Lorraine had put it once again in her happy way only a few weeks previous; we were "saving up," she said--and not meaning at all our poor scant dollars and cents, though we've also kept hold of some of THEM--for an exercise of strength and a show of character that would make us of a sudden some unmistakable sign. We should just meet it rounding a corner as with the rush of an automobile--a chariot of fire that would stop but long enough to take us in, when we should know it immediately for the vehicle of our fate. That conviction had somehow been with us, and I had really heard our hour begin to strike on Peg's coming back to us from her co-educative adventure so preposterously "engaged." I didn't believe in it, in such a manner of becoming so, one little bit, and I took on myself to hate the same; though that indeed seemed the last thing to trouble any one else. Her turning up in such a fashion with the whole thing settled before Father or Mother or Maria or any of us had so much as heard of the young man, much less seen the tip of his nose, had too much in common, for my taste, with the rude betrothals of the people, with some maid-servant's announcement to her employer that she has exchanged vows with the butcher-boy.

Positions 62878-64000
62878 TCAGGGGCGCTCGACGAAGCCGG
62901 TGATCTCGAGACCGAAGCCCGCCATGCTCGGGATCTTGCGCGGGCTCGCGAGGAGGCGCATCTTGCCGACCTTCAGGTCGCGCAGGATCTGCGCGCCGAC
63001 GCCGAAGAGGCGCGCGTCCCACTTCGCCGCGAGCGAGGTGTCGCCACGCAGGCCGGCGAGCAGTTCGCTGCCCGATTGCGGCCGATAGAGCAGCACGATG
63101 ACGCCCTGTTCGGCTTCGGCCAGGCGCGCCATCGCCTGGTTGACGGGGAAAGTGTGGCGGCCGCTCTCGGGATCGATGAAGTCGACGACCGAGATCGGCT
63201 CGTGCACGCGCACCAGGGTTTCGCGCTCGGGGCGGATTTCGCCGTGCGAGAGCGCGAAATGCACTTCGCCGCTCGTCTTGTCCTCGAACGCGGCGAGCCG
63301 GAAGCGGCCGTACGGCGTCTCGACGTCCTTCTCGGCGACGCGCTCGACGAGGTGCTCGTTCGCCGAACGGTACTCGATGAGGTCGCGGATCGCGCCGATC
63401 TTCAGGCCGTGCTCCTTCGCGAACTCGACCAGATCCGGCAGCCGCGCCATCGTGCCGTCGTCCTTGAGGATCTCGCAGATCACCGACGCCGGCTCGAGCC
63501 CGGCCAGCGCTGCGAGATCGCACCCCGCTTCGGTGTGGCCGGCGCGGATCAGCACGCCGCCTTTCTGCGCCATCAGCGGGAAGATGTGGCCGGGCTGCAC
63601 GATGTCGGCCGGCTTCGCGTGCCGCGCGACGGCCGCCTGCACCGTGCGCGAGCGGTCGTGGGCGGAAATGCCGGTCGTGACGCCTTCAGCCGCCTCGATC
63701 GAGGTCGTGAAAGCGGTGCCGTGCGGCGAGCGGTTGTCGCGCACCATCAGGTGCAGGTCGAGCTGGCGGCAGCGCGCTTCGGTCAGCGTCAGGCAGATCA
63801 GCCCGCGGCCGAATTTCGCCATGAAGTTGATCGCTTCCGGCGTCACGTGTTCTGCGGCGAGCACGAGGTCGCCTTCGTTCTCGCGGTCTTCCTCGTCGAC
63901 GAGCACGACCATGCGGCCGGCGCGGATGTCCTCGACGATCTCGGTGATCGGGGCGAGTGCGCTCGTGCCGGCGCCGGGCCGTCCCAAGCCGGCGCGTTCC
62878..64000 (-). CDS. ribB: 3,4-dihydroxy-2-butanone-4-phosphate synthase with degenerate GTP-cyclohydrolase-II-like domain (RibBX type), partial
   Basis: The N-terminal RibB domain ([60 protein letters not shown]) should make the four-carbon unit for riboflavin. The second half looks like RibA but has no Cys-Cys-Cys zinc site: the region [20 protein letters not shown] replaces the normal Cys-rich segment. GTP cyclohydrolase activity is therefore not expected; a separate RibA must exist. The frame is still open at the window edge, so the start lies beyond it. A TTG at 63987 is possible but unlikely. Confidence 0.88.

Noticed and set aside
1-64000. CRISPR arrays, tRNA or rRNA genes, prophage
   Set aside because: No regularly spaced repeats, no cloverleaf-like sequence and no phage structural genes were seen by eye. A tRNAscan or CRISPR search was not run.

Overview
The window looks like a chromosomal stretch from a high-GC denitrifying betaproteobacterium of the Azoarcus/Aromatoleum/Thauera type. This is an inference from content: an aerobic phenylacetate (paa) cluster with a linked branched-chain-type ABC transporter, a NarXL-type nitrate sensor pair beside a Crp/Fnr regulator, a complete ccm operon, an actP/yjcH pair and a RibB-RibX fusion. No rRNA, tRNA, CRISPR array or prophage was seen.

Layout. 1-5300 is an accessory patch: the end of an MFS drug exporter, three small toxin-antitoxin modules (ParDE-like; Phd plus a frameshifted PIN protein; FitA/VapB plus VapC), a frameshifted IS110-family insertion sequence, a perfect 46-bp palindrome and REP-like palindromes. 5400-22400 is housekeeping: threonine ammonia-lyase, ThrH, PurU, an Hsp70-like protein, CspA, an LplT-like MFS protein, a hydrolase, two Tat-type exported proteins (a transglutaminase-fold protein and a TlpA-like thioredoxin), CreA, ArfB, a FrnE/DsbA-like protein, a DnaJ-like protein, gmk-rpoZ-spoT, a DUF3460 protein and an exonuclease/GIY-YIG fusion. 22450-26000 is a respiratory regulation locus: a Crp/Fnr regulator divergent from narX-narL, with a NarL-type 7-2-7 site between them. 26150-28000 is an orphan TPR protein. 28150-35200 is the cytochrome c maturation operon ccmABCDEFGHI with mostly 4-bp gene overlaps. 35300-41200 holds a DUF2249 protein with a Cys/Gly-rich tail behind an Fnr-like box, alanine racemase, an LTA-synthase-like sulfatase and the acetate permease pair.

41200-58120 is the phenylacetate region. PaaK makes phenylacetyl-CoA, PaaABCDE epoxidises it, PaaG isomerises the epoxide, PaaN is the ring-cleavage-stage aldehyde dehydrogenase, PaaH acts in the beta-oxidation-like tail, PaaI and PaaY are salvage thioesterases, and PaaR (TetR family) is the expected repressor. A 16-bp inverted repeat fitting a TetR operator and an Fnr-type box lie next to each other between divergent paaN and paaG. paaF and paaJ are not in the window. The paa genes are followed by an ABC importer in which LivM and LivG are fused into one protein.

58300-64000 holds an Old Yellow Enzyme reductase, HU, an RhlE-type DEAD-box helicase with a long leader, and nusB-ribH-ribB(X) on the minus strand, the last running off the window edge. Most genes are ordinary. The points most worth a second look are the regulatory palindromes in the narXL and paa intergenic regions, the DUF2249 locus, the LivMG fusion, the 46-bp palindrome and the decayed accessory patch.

I was indignant, quite artlessly indignant I fear, with the college authorities, barbarously irresponsible, as it struck me; for when I broke out about them to poor Mother she surprised me (though I confess she had sometimes surprised me before), by her deep fatalism. "Oh, I suppose they don't pretend not to take their students at the young people's own risk: they can scarcely pretend to control their affections!" she wonderfully said; she seemed almost shocked, moreover, that I could impute either to Father or to herself any disposition to control Peggy's. It was one of the few occasions of my life on which I've suffered irritation from poor Mother; and yet I'm now not sure, after all, that she wasn't again but at her old game (even then, for she has certainly been so since) of protecting poor Father, by feigning a like flaccidity, from the full appearance, not to say the full dishonor, of his failure ever to meet a domestic responsibility. It came over me that there would be absolutely nobody to meet this one, and my own peculiar chance glimmered upon me therefore on the spot. I can't retrace steps and stages; suffice it that my opportunity developed and broadened, to my watching eyes, with each precipitated consequence of the wretched youth's arrival.

He proved, without delay, an infant in arms; an infant, either,

The Whole Family - 20/38